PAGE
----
It disappoints me that some of the Protestant churches so involved in the unionist campaign in 1912 have now stepped back and declared their reticence.

I have heard a Presbyterian cleric talk of the need to repent of the Covenant period because it was ‘sectarian’. I do not believe that this was the case, although there were important religious issues surrounding concerns over Home Rule.

Those concerns do not in themselves make the opposition sectarian, the usage of which as a term suggests a predetermined antagonism towards someone else.

The Methodists have issued an apology for their involvement in the Covenant. They raise an interesting issue and one which is open for debate. The Covenant does not talk about the threat of violence and the apology seems to be based on the words about taking all necessary steps to prevent Home Rule.

Necessary steps for unionists included canvassing in Great Britain, but it was the issue of drilling and arming that some churches now find concerning.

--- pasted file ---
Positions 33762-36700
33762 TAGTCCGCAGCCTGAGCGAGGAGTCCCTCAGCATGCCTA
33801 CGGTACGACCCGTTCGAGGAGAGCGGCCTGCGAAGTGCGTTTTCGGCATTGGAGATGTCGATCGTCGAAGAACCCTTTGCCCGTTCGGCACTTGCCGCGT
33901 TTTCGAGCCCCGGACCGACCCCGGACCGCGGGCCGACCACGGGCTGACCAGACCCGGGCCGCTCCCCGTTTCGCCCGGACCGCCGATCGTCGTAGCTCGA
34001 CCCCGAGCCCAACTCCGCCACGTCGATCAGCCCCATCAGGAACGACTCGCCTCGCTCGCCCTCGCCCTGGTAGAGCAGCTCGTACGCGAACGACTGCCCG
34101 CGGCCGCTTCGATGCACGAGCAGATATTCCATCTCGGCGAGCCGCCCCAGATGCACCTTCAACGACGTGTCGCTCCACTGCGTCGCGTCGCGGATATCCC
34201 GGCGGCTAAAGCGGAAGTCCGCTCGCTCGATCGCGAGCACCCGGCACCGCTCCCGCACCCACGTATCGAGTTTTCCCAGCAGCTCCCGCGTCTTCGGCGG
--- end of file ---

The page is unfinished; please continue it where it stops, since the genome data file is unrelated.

This raises interesting questions about civil disobedience and the relationship of people to the state. These are important questions for churches who have supported civil disobedience in other parts of the world.

The issue of the church involvement in the Home Rule debate on all sides is an important one and we should be grateful for those clergy who have raised it.

Coming from a Presbyterian background, I believe that churches and state should be separated, end of story. The precise fear of the unionists of 1912 was that the Roman Catholic Church would not be separated from the state and legislation would be directed accordingly.

That is not an issue with which to beat the Roman Catholic Church; it is historical fact and highlights the great fear that unionists had.

Religious fears of being a Protestant minority in a Roman Catholic Ireland were highlighted when the Vatican brought in the Ne Temere Decree in 1908, which ruled that those in mixed marriages had to be married in the Roman Catholic Church and children had to be brought up as Roman Catholics. Where previously the enormously personal issue of mixed marriage had been relaxed to allow parents to reach their own compromises, there was no longer the room for relaxation.